We’re all learning a lot about what it takes to support a frontline workforce during a time of unprecedented disruption.
A few common themes are emerging…
- Focus on high-priority challenges. Everything else will have to wait
- Managers are critical. They’re your frontline’s lifeline.
- Communication is key. You have to keep employees up to speed so they can change how they do their jobs
- Reinforce and coach. Just showing employees how to do a task once isn’t enough. Reinforcement and coaching are needed to make new behaviors stick.
Many of these ideas aren’t completely new. They were important parts of modern frontline training. But now, they’re proving to be that much more important.
There’s another theme starting to pop up in our conversations: devices.
The pandemic is changing the way people work. It’s also changing the way people access training on the frontline. With job processes constantly shifting, employees need access to timely information more often. Some remote and furloughed employees now need to access job resources away from their workplace. Many employees are also raising concerns about shared devices, such as training computers or break room kiosks, as they try to avoid health risks.
Personal devices can help organizations overcome these challenges while quickly expanding employee access to information. Employees can protect themselves by using the device they’re already carrying (and cleaning). They can access job information from home if needed because their device is always with them. And using the device in their pocket to find a job aid or complete a practice activity is a lot more convenient than leaving their work area to find a shared device.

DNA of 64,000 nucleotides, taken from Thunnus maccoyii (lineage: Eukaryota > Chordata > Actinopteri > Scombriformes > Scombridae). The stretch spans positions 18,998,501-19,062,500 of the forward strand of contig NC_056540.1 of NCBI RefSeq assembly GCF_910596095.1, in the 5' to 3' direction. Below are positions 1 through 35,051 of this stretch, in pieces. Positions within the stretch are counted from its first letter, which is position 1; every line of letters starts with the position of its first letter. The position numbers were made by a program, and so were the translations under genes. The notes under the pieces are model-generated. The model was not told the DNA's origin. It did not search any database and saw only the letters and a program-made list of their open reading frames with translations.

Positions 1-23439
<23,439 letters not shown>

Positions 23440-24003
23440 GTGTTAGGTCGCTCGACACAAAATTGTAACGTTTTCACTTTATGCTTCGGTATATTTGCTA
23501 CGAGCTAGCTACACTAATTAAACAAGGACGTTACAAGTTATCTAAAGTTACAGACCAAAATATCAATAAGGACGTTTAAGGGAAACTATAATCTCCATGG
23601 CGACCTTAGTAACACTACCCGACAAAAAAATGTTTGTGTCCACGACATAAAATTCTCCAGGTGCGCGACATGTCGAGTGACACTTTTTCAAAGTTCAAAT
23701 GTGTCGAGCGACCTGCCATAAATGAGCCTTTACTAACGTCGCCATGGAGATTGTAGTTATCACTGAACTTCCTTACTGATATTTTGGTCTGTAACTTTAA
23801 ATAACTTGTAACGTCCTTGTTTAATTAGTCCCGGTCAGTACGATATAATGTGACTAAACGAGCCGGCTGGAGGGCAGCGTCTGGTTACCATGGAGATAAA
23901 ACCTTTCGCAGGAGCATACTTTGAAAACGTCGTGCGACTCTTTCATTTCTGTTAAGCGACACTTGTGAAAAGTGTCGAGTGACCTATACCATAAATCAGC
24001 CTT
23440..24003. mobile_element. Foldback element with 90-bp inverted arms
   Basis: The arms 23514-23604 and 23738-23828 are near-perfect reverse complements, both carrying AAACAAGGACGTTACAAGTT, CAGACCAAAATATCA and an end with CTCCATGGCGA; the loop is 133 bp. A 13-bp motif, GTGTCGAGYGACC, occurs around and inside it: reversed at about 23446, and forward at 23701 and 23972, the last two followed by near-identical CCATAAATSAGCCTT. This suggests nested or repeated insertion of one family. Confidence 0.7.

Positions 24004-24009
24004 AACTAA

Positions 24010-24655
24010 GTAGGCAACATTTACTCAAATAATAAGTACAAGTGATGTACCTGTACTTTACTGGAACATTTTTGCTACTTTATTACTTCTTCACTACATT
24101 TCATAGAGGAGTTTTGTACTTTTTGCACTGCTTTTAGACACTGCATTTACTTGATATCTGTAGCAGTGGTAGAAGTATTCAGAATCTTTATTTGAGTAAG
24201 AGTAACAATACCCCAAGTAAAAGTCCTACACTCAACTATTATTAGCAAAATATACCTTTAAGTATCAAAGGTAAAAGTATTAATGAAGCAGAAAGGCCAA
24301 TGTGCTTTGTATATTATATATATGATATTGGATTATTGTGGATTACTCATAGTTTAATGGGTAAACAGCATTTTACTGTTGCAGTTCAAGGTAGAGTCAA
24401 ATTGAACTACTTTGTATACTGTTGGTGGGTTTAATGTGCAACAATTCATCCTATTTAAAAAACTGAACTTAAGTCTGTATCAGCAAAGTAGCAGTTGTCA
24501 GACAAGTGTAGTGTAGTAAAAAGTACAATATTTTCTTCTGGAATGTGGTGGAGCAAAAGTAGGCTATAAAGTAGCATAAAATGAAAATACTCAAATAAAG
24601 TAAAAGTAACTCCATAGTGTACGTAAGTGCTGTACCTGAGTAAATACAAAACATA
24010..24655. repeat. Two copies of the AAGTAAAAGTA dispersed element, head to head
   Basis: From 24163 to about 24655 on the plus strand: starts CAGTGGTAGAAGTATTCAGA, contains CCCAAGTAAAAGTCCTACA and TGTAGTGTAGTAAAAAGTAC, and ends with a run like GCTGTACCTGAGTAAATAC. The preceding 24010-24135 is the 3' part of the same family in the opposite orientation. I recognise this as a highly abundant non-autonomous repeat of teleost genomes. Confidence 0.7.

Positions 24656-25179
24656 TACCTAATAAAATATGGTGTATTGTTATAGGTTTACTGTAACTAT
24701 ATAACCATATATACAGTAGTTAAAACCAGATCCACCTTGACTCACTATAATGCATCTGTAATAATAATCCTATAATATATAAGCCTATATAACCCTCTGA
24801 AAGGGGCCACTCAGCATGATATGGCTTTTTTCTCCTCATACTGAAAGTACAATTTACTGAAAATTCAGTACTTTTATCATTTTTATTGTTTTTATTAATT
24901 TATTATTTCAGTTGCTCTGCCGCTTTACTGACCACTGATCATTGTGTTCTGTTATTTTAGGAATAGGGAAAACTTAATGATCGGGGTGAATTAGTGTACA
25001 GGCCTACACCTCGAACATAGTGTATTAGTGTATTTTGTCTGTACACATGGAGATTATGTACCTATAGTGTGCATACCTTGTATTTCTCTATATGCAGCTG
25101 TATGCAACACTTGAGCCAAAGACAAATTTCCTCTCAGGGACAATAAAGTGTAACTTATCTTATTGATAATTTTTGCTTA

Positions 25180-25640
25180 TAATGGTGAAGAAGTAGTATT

Mobile devices have been near-ubiquitous for over ten years. However, the application of these devices, especially personal smartphones, for training has been inconsistent. Desktop computers remain the primary access point for digital learning, especially in North America and Europe. Legacy IT baggage, security concerns, bad technology and legal considerations have limited the use of personal devices on the frontline. But that hasn’t stopped employees from continuing to carry (and use) their smartphones at work.
Here are six proven tactics to help you overcome these barriers and implement a BYOD (bring your own device) strategy on your frontline:
Use a disclaimer
Add a disclaimer to your mobile learning app login screen that states the rules regarding employee access. For example, your disclaimer may state that hourly associates are only permitted to use the app during scheduled shifts in accordance with company or regulatory guidelines. By logging in, employees are agreeing to this statement and can be held accountable as needed.
Integrate with single sign-on
Leverage single sign-on integrations so employees can use the same credentials for your mobile learning app as they do for other workplace systems. This will simplify the user experience and mitigate a range of potential IT and security concerns.
Design a simple experience